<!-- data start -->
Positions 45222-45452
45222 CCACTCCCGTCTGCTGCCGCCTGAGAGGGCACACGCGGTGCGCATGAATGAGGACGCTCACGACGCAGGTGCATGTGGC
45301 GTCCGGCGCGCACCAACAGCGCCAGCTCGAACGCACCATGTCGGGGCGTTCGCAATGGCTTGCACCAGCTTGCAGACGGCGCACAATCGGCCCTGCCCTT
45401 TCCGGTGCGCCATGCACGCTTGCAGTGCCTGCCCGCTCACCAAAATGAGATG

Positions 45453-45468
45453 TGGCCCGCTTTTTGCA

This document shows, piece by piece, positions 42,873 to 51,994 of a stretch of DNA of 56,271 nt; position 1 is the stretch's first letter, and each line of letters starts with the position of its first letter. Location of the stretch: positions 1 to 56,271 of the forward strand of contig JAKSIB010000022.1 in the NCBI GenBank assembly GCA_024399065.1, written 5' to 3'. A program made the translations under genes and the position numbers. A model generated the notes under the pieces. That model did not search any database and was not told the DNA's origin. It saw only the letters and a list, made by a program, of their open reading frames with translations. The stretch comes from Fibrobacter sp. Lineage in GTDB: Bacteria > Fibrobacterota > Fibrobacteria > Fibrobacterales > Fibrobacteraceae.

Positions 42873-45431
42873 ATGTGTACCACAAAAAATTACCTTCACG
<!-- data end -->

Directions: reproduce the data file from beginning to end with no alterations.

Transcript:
Positions 45222-45452
45222 CCACTCCCGTCTGCTGCCGCCTGAGAGGGCACACGCGGTGCGCATGAATGAGGACGCTCACGACGCAGGTGCATGTGGC
45301 GTCCGGCGCGCACCAACAGCGCCAGCTCGAACGCACCATGTCGGGGCGTTCGCAATGGCTTGCACCAGCTTGCAGACGGCGCACAATCGGCCCTGCCCTT
45401 TCCGGTGCGCCATGCACGCTTGCAGTGCCTGCCCGCTCACCAAAATGAGATG

Positions 45453-45468
45453 TGGCCCGCTTTTTGCA

This document shows, piece by piece, positions 42,873 to 51,994 of a stretch of DNA of 56,271 nt; position 1 is the stretch's first letter, and each line of letters starts with the position of its first letter. Location of the stretch: positions 1 to 56,271 of the forward strand of contig JAKSIB010000022.1 in the NCBI GenBank assembly GCA_024399065.1, written 5' to 3'. A program made the translations under genes and the position numbers. A model generated the notes under the pieces. That model did not search any database and was not told the DNA's origin. It saw only the letters and a list, made by a program, of their open reading frames with translations. The stretch comes from Fibrobacter sp. Lineage in GTDB: Bacteria > Fibrobacterota > Fibrobacteria > Fibrobacterales > Fibrobacteraceae.

Positions 42873-45431
42873 ATGTGTACCACAAAAAATTACCTTCACG